Here it is, the final part of “Bucket”! Buckle up, kids. It’s gonna be a wild ride.
* * *
Time passed, and Helena was finished by sunset.
“You ready?” Antonio asked her.
Helena turned around to look at him, and of course, he was busy stuffing a glazed donut into his mouth. Her gaze fell to the stainless steel work table, which carried a box of Krispy Kreme glazed donuts and her orange Home Depot bucket. Helena sighed and directed her gaze back to Antonio, who was now lounging casually on the yard chair, putting his feet up on the table, and grabbing another donut to eat.
“Yup. Let’s do this!” Helena chirped excitedly.
The bucket’s gas tanks were fully stocked with motor oil, but they were poorly attached. No matter. Helena guessed they would supply the engine enough oil before they fell off.
“Hello? Earth to Helena?” Antonio teased after he swallowed.
Helena continued to inspect every detail of the bucket she knew so well. “Helena-aa!” Antonio hollered, slightly irritated.
“Yeah. Oh. Sorry,” she responded, facing him again.
Helena took one last look at Thomas Bucket and at the strawberry-colored milkshake straws that were superglued to the engine and the tanks. She looked at the old red Polaroid camcorder also superglued to the bucket. She looked at the name Thomas Bucket written in her father’s neat handwriting and the message scrawled across the front in her seven-year-old self’s handwriting.
If lost, please return to this
The word “address” had been misspelled, crossed out, and rewritten.
A wide smile creeped onto her face. She had waited forever, and the time had come.
Thomas Bucket was going into space.
Helena turned on the camcorder and checked the battery. It was full. Sighing, she then brought the two loose red wires together. Please work. Please work.
The engine began to purr.
YES! Helena thought to herself. “Superglue, Antonio,” she requested.
Antonio handed her the superglue tube, which was caked with donut glaze. She turned to him and gave him what she liked to call “the look that you give your friend when they screw things up.” Groping for another donut while holding Helena’s gaze, Antonio quirked up a dark eyebrow. “What?” he asked, his mouth full with the second donut.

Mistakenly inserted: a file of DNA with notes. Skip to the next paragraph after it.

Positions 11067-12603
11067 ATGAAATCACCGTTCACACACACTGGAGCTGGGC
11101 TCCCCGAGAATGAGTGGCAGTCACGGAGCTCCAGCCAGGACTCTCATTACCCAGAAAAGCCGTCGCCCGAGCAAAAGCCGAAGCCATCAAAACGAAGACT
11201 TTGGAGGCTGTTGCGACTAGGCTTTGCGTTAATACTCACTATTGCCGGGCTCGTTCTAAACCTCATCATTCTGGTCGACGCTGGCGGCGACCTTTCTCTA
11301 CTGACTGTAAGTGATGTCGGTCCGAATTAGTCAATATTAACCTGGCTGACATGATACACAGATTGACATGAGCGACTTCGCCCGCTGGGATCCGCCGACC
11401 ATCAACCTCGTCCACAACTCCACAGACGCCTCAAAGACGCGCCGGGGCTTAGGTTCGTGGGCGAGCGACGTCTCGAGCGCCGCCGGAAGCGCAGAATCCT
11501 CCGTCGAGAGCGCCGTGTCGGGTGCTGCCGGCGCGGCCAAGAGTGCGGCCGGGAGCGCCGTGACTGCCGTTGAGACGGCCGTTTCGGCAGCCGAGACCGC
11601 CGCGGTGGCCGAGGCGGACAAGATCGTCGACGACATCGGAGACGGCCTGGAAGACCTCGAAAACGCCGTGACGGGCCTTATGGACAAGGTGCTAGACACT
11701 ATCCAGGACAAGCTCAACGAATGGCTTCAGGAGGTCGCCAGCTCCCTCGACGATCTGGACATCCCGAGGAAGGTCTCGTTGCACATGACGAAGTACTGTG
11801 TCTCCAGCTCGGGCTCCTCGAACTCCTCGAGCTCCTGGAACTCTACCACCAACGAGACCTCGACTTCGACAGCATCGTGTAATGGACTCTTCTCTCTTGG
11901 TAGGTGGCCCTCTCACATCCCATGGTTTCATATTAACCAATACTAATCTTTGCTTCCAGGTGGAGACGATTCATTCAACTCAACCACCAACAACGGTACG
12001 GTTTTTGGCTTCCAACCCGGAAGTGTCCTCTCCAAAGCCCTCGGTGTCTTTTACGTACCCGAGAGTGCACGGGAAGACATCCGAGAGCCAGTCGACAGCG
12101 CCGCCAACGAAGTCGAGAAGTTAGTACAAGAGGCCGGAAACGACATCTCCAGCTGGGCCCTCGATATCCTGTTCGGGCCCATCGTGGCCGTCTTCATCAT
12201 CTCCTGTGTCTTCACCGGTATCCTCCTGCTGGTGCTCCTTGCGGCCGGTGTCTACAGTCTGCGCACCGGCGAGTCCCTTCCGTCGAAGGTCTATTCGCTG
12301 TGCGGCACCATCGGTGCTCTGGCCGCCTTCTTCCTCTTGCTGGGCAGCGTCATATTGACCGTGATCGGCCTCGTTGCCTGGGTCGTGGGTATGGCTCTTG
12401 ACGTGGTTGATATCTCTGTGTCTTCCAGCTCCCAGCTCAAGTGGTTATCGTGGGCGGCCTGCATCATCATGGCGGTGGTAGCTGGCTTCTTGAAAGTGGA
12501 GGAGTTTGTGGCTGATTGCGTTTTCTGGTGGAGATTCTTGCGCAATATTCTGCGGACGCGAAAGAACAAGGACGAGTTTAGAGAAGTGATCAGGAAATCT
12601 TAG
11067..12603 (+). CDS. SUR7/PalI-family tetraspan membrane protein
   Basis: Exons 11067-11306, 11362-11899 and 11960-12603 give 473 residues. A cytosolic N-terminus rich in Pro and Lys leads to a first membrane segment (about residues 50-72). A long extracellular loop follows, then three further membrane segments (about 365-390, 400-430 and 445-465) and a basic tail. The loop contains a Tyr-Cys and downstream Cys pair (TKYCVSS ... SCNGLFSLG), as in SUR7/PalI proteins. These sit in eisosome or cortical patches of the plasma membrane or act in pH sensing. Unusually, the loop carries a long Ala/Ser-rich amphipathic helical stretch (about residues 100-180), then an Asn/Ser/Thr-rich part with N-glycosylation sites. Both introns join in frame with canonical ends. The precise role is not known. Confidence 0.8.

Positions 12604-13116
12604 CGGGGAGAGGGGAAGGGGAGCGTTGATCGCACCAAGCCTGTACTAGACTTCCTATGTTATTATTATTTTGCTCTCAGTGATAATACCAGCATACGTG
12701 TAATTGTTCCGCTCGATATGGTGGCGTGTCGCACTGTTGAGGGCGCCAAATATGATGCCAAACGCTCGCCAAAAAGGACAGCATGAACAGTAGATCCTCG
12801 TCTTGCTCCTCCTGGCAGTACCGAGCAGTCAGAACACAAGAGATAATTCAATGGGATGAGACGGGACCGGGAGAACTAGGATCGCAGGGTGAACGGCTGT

Helena snorted and held out the superglue. “Wipe it.”
“Whatever.” Antonio rolled his eyes as Helena passed him the superglue. He grabbed a napkin and wiped the glaze off of the tube. Helena snatched it clean from his hand, ignoring Antonio’s annoyed grunt. She twisted it open, and superglued the ends of the red wires together, covering the glued ends with a piece of cloth. The engine began to purr. It was loud, but Helena was proud. She glanced at the built-in timer on the engine, which showed that the bucket was set to launch in twenty seconds.
“Yes!” Helena cheered to herself as she sat back down in her chair, put her feet up on the work table, and snatched a glazed donut from the box.
“Hey!” Antonio protested.
“They’re for the both of us. Don’t hog them,” Helena retorted.
“Oo-kay,” he said mischievously.
Starting the final countdown, he yelled “Ten!” Helena joined him at “Nine!” Helena’s mind went back to the highlight of the day, which was when she and Antonio found a rocket engine at a garage sale. She still thought that was incredibly serendipitous and miraculous. It was very cheap for a rocket engine, and because rocket engines are expensive, it was still priced expensively, at two hundred dollars. She and Antonio had used the Bucket Fund to buy the engine, along with the complimenting wires and two dozen Krispy Kreme glazed donuts.
Now, Helena and Antonio counted together, “Eight…Seven…”
Helena remembered when she was four, which was when her father gave Helena her bucket for the first time. She had squealed, and her father had asked her to name it. She had looked him eagerly in the eyes and yelled excitedly, “Thomas Bucket!” Nodding, her father had written Thomas Bucket on the bucket.
“Did you know that you can do anything with an empty bucket?” he had asked.